To make sure you get full credit for the work you turn in, your name, class or section number, and CM box should be written on everything you turn in, and written in such a way that each letter can be easily understood by anyone who knows the alphabet and numbers.


All grades are posted in the Moodle gradebook. The gradebook is the only thing I use Moodle for. Please check your detailed grade in Moodle periodically, and especially before midterm and the end of the term, and let me know of any discrepancies. You should retain all graded work until your final grade has been turned in so that we can easily resolve any discrepancy.

Academic dishonesty

Do not cheat. Cheating can consist of copying from another student during a quiz or test, turning in someone else’s work as your own, changing answers after a quiz, test or other work has been returned and then claiming they were incorrectly marked as wrong, using a book, cheatsheet or internet device during a quiz or test, and many other things. I prefer to make cheating hard in order to deter cheaters, but some people find a way to cheat anyway. If I catch you cheating your penalty will depend on the circumstances, but it will be much more than simply an F on the assignment you cheated on; the amount your grade is lowered will probably make you want to drop the course. Some of the things I do to deter cheating (like seating students a comfortable distance apart during tests) will be obvious; others may not be apparent to you. I don't discuss all the measures I take to make cheating hard, because if I did it would make no difference to the honest students, and would only help the cheaters find a better way to cheat. So, to put it simply: don’t cheat.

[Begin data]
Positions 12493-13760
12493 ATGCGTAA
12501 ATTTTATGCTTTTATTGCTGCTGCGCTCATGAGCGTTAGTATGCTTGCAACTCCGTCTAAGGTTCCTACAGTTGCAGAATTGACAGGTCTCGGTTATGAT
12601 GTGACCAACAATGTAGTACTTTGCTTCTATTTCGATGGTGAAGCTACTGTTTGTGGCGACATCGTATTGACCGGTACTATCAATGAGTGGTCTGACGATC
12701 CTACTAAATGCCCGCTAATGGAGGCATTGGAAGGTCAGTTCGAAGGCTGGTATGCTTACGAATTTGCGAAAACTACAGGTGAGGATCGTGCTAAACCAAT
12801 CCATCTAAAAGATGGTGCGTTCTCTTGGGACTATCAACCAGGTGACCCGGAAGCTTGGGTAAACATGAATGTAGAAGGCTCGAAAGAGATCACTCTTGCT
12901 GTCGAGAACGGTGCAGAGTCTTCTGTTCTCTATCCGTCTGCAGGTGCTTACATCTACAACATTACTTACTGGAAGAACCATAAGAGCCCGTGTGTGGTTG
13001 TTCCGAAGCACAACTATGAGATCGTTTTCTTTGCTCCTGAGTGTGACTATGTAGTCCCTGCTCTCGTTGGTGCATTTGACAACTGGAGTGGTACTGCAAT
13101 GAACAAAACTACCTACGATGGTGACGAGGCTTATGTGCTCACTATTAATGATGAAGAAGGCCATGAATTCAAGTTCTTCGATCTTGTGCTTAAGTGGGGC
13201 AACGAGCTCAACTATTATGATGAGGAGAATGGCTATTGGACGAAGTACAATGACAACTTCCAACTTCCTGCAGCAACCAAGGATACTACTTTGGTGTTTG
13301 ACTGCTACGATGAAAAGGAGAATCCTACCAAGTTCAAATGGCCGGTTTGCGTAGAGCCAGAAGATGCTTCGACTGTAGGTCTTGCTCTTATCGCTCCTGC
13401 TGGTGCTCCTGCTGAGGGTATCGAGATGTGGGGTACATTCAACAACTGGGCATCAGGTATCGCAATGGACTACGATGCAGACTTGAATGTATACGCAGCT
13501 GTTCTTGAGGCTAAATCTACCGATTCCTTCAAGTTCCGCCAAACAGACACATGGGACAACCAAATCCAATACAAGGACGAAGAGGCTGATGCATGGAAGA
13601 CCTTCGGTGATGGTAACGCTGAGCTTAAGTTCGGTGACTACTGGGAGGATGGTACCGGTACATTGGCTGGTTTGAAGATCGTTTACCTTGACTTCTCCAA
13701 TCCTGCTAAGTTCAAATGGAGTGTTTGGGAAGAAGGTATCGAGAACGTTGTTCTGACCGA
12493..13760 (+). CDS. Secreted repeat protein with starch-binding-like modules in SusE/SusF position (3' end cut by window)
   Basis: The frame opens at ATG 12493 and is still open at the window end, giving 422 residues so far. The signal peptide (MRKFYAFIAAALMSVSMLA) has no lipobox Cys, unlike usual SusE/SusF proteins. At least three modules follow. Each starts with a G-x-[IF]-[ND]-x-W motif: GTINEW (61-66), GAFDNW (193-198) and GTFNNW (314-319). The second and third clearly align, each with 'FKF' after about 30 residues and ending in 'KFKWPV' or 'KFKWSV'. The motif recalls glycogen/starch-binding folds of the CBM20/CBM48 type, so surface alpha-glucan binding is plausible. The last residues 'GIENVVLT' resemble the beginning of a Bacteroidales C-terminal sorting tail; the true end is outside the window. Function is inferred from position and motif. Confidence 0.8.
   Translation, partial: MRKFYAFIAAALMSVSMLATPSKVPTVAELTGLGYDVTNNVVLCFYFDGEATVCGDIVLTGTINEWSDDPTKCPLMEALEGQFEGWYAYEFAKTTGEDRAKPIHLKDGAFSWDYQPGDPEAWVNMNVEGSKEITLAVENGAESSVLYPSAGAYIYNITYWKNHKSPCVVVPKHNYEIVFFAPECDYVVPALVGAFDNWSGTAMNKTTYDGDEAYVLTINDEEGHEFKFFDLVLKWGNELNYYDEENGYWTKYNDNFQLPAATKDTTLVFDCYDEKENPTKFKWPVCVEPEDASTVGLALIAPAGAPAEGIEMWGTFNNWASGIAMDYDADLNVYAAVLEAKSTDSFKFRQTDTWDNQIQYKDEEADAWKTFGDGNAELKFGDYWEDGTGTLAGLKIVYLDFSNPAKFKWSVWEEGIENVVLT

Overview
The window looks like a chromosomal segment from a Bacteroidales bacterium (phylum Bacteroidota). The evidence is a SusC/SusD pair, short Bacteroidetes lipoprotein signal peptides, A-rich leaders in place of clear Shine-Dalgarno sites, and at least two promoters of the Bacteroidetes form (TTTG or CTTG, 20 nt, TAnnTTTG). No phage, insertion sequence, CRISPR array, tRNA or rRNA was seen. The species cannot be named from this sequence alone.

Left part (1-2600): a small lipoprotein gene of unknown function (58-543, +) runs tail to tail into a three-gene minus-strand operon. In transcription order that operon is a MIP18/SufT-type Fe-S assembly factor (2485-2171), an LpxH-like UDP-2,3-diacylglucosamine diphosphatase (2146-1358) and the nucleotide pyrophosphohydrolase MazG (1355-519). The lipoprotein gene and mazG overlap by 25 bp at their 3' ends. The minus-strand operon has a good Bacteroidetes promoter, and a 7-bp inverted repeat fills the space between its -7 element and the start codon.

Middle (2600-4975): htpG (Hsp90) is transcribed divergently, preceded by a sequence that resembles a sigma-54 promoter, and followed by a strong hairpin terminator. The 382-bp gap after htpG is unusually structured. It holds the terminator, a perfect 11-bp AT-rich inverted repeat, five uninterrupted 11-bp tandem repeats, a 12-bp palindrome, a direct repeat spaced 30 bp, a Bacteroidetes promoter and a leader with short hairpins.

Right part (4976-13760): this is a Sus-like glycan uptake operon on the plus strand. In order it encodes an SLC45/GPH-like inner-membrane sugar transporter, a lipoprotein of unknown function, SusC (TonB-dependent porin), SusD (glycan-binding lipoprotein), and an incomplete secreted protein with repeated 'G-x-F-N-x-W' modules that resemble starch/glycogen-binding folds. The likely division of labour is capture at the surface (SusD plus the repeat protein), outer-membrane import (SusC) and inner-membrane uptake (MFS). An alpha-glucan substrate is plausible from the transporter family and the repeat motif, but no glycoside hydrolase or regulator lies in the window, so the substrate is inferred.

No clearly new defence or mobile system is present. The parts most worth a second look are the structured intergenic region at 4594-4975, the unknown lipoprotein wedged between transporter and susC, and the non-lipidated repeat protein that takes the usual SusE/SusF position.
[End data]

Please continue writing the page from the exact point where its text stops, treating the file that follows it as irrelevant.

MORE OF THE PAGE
Grade category weighting
Examen 1 19%
Examen 2 19%
Examen 3 19%
Pruebas y tarea recogida 28%
Manual (workbook) 15%

Grading scale
A 90 - 100%
B+ 88 - 89.99%
B 80 - 87.99%
C+ 78 - 79.99%
C 70 - 77.99%
D+ 68 - 69.99%
D 60 - 67.99%
F 0 - 59.99%